THERE’s an example of effective, targeted, limited action to help the environment.

    Not sweeping-black-and-white, polluter vs. purist crusader childishness.

  • RalfW

    There is also economic value that gets destroyed when air isn’t clean. Ask northwoods Minnesota resort owners about mercury pollution of fish and how that impacts angling. Add on to that a series of years (this one excepted) where winter snowmobiling and XC skiing has been poor, and you see a lot of economic distress.

    I think we’ll see a step-up in activity from the global skiing industry to address warming. And it’s not just lift tickets they worry about, there’s billions in real estate at risk if resorts close or seasons shorten to 60 days.

  • Nanotek

    “Your lungs or your job.”

    As Churl would say, “modern conservatism in one sentence.”

    Polluters violate free-market principles because introducing their waste production off their own property and onto the common’s property is simply the rest of us subsidizing polluters.

  • Chris Balsz

    Is he talking about the Clean Air Act of 1970 or the Clean Air Act of 1990?

    Is he talking about the entire act, provisions of the Act, or Federal Regulations created to enforce the Act?

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  • lolapowers

    Mr. Frum: This is why I like you so much- you speak with absolute honesty while pointing out the clowns like Congressman Whitfield in the Republican Party who seem to have lack of common sense. How did Republicans like you never get any traction? Because this country is highly polarized and is undergoing some kind of identity crisis at the national level. I am here to listen to you as I am not influenced by the whackos in either party and I listen to the voices of reason and those who want to keep this country moving forward.

  • lolapowers

    Excellent article!

  • djenkins

    Chris, many of the things he wants to target, such as new source review, date back to the 1970s. My read is that he is looking at the entire Act, including the authority it provides EPA.

  • balconesfault

    This reflects one of the worst features of Clinton’s Free Trade push during the 1990′s.

    We should have started putting environmental protection stipulations in every trade deal back then.

    One of the original reasons why America developed a national EPA, rather than leaving it wholly up to the states, was so that states would not facilitate “pollution shopping” by industries who would preferentially locate to states willing to not develop any air or water quality standards. The EPA actually sets baseline standards protective of human health and the environment – states have the right (as we’ve seen in California and other places) to make those standards stronger to either seek higher levels of protection of health and the environment or to reduce nuisance from pollution.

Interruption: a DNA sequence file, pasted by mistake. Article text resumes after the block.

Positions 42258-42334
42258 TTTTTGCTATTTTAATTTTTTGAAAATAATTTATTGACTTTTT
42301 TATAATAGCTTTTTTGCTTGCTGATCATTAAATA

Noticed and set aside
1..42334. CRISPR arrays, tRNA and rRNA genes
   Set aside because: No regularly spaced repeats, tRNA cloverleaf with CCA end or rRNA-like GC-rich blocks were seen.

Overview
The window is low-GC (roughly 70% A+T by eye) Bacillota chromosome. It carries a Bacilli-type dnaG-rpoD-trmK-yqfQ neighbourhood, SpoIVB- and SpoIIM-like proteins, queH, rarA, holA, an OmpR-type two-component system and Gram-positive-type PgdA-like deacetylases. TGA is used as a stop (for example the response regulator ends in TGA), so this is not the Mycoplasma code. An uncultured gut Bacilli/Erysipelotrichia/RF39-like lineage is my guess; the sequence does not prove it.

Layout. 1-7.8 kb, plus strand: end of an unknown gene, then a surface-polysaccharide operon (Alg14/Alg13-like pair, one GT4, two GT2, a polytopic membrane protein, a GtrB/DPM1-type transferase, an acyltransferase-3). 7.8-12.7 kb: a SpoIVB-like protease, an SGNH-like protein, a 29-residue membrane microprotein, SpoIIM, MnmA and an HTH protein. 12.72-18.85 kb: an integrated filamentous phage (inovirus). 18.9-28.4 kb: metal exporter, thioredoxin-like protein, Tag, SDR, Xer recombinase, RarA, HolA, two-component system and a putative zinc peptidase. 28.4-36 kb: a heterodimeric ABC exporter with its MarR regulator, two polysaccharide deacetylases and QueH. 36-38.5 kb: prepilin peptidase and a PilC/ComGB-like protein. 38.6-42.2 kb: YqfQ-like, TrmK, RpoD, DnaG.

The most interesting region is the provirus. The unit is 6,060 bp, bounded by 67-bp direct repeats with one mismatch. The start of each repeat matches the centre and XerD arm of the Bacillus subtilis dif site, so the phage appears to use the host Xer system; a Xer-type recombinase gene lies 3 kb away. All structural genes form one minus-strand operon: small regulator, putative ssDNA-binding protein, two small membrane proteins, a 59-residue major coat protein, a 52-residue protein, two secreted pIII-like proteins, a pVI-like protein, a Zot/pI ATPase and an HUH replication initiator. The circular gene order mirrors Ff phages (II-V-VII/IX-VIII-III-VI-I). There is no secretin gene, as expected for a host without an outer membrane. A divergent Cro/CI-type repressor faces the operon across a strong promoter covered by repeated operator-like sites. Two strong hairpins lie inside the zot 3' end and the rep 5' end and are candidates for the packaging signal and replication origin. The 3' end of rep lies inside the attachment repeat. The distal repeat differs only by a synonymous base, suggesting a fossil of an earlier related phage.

But in a global marketplace, it was inevitable that the problem would recur on a global scale. And we can’t appoint a global EPA. But America could most certainly say “we will not allow the import of steel/electronics/fabrics/etc from manufacturers that fail to meet set standards for air emissions, water discharge, and hazardous waste management”.

    Or we could levy tariffs on that basis. You get to sell things into the American market, but you get no competitive advantage from polluting your own environment.

  • Houndentenor

    Why is it safe to say “nobody wants dirty air” when there have been groups and corporations fighting anti-pollution efforts from the beginning? It’s just not true. Some people obviously DO want dirty air.

  • balconesfault

    Houndentenor – those groups don’t “want” dirty air – they just don’t want a quest for clean air to cut into their profit margins. It’s like those who want to repeal the HCR bill – they don’t WANT people to die as a result of repealing the bill … they just either for political or ideological or financial reasons consider it more important to repeal than to save those lives.

    To some degree, we all do that – I didn’t WANT the Iraqi people to continue to be ruled by Saddam … I just thought it stupid on a colossal scale for the US to invade his country. I don’t WANT Iran to have a nuclear weapon … but I sure as hell don’t want the US having to invade or nuke Iran to stop them from developing one.

    So instead of saying certain groups “want dirty air”, the right way to say it is that they by and large prioritize profit over health. Not as sexy, but a lot more descriptive and useful.

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  • forkboy1965

    Another member of the GOP who clearly is dumber than fucking toast.

    I’ll make a deal with you in the GOP who feel the same as this inane dolt: we can move all the non-job killing industries that want to foul our air, soil and water into a handful of Red states and place a giant dome over them. Cutting them off completely from ground water, the air and soil outside the dome.

    You’re free to live with those consequences while the rest of us get on with our lives recognizing that not controlling pollution comes with huge costs to us in the ways of illness, loss of productivity, etc.

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  • highplains

    I think the whole purpose of the issue by the congressman is that there are regulations (laws) being made that have not been voted on by the congress or the people. In NM the EPA passed cap and trade (on Nov. 2) after it had not passed the senate. Laws passed without the say so of the people or our congress. Other countries now produce more harmful gasses than we did when the Clean Air Act was first passed. No one want’s dirty air but you need to step back and look at the whole picture. It is ten degrees in southwest NM tonight. Global warming huh?